Think Windows 8 is all about tablet-centric tiles? Think again. The Building Windows 8 blog has an interesting post on changes Microsoft is making to Windows Explorer. The old look is out, and an Office-style ribbon is in. Before you get too worried, note that Microsoft has attempted to "respect Explorer’s heritage" by bringing back some features from the Windows XP Explorer, including the "up" folder navigation button.
The post has quite a lot of information on how frequently various Explorer commands are used and whether those commands are invoked via the toolbar, hotkeys, or right-clicking. According to Microsoft, the new ribbon UI will put the most commonly used functions up front, while keeping the rest of Explorer’s commands in "scenario-focused groups" that won’t require users to drill down into multiple menus. As an added bonus, everything in the ribbon will be accessible via keyboard shortcuts. The ribbon can be minimized if you don’t like it, and users will be able to configure a single-line Quick Access Toolbar to serve in its place.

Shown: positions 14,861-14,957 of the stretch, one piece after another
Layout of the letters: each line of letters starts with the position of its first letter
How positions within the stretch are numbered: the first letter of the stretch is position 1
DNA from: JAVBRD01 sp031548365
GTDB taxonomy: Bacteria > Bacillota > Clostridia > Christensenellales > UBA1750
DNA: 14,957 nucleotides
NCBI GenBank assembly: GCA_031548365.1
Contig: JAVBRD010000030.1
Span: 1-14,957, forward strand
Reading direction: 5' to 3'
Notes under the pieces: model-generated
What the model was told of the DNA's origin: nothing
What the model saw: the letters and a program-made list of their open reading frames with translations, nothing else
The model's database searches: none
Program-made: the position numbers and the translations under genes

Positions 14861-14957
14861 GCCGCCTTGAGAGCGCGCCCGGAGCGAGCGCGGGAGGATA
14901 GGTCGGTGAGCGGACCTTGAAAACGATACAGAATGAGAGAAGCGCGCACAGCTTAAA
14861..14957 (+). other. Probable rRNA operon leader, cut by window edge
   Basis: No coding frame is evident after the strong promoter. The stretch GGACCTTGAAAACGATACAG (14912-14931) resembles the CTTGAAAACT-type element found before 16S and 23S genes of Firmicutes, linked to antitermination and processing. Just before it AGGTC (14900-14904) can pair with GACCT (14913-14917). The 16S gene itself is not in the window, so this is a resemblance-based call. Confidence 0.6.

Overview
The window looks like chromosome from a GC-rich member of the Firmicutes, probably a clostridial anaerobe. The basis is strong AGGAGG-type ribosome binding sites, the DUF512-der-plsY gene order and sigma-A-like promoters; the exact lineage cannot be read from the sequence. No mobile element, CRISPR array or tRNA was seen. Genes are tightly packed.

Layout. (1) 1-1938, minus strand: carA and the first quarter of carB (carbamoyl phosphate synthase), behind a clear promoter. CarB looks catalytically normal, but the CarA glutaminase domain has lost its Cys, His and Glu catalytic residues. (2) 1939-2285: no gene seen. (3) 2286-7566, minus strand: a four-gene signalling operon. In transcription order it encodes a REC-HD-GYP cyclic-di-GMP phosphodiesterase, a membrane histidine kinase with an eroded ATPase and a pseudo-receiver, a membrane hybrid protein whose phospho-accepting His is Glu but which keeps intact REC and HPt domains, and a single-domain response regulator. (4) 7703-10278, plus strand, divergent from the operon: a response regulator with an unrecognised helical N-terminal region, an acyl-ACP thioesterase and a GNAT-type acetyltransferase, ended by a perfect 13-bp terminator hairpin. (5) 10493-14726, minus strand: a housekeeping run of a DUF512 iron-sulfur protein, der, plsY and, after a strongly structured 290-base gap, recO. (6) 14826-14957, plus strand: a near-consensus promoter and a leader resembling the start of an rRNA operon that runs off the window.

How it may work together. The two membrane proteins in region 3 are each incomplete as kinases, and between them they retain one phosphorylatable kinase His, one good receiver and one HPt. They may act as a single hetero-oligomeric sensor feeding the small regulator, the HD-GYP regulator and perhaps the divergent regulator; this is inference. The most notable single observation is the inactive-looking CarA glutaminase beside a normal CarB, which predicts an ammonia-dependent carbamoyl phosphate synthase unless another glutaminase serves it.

Tabs feature heavily in the new Explorer interface, which has sections for sharing, viewing, and managing alongside a default "home" view. Microsoft has also optimized the UI for wide-screen displays, moving the details pane over to the right and getting rid of headers entirely. The end result, Redmond says, makes better use of available screen real estate. The ribbon purportedly works better with finger-based input than traditional nested menus, too. You didn’t expect Microsoft to hype Windows 8 features without at least mentioning tablets, did you?
As an old-school Office user, I’ve never liked the suite’s move to a ribbon interface. That said, I’m digging Microsoft’s approach for Windows 8, if only for the keyboard shortcuts and Quick Access Toolbar. Thanks to TR reader Dave for the tip.